Infrastructure that is durable, resilient and can withstand disasters is the first step towards designing urban spheres of the future. Geospatial technologies are playing a crucial role in smart constructions and streamlining workflows. They offer solutions that are safe, sustainable and environmentally friendly.
The conference on the ‘Role of Geospatial Technologies development in the North East’, jointly organized by AGI(Association of Geospatial Industries) and NEHU(North-Eastern Hill University) explores the potential of geospatial in sustainable infrastructure.
“In the digital era geospatial technologies are widely used and providing timely delivery. However, Questions that arise is of the roots and the areas particularly affected by calamities and understanding citizen needs”, says Anant Jain, Ceinsys Tech – Business Manager, Transportation & Engineering.
He further adds that the answers to these questions lie in looking at them in a geospatial context.
When it comes to survey design and construction, land acquisition is still fraught with difficulties. There are also problems related to upgradation. Geospatial has the answers to these solutions in a planned and systematic manner.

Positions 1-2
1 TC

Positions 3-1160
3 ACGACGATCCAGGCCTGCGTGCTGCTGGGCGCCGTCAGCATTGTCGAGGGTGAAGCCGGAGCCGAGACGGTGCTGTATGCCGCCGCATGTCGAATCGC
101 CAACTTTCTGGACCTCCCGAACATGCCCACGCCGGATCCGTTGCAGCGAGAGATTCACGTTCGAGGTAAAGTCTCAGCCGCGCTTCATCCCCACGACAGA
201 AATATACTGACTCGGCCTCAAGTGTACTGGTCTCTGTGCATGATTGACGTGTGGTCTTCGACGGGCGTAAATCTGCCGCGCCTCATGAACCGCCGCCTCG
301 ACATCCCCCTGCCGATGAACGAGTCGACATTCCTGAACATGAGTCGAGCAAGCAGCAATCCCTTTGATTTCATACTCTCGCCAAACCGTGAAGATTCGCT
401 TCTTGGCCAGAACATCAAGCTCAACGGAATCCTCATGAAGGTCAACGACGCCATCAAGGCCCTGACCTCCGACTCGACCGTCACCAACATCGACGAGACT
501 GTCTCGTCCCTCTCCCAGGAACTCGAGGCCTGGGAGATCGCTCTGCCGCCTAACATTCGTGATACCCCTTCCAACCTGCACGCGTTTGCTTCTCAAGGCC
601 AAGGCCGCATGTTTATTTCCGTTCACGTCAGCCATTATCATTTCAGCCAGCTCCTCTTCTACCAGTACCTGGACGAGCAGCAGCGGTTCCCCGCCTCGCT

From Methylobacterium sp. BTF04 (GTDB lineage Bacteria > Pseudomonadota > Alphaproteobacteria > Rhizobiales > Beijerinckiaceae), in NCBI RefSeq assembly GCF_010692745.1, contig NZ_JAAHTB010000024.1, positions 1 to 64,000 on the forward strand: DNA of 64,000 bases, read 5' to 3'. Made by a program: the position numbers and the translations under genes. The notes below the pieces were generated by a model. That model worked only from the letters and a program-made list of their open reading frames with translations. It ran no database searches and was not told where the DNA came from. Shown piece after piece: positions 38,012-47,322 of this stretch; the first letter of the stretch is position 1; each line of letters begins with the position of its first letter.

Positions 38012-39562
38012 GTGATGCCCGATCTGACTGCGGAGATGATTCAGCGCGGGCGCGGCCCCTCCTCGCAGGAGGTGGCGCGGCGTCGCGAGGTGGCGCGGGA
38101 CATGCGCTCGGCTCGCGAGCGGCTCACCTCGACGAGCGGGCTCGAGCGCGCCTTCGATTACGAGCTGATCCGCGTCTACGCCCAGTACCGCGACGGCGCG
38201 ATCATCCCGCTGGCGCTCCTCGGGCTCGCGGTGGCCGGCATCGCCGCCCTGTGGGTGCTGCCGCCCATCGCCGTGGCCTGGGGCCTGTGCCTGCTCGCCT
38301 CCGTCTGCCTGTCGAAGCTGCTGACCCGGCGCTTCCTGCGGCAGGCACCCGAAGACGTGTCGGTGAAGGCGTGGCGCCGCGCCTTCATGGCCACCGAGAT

Establishment of a command and control centre and imparting training to government officials for better optimization and improving the project lifecycle is the way to go.
“A consolidated common data environment for the process, as and when the changes are happening, is needed. Everything will be mapped and once the work is done, authorities can constantly monitor it”, he adds.
All the offerings should be scalable and there should be enhanced data sharing for datasets made available through a single-window platform.
Geodesy helps in positioning which can greatly benefit construction sector. “Geodesy should play a leading role in geospatial industry and science, and open up opportunities for design and system integration”, says Deepak Kumar, DSS, Geodetic & Research Branch, Survey of India.
The New India vision aspires to make India vibrant and gave impetus to entrepreneurship through the approach of Minimum Government and Maximum Governance.
“India should be transformed into a digitally empowered society. The mandate of NIC includes the use of IoT, sensors, Big data and overall end-to-end ecosystems deploying and tech integration”, adds Dhrub Jyoti Sharma, Principal Systems Analyst, Remote Sensing & GIS, NIC.
There are various stakeholders in the process and geospatial data and geocoding process are interconnected.
Various applications are being integrated. For urban areas and Industry we have 10,000 – 30,000 scale data. Scales that are good at obtaining data transfer. There are around10k street maps. Digitizing the data at a service layer, Cadastral map integration and GIS integration as a service should be provided. There is also a need of extensively offering Spatial data as a service.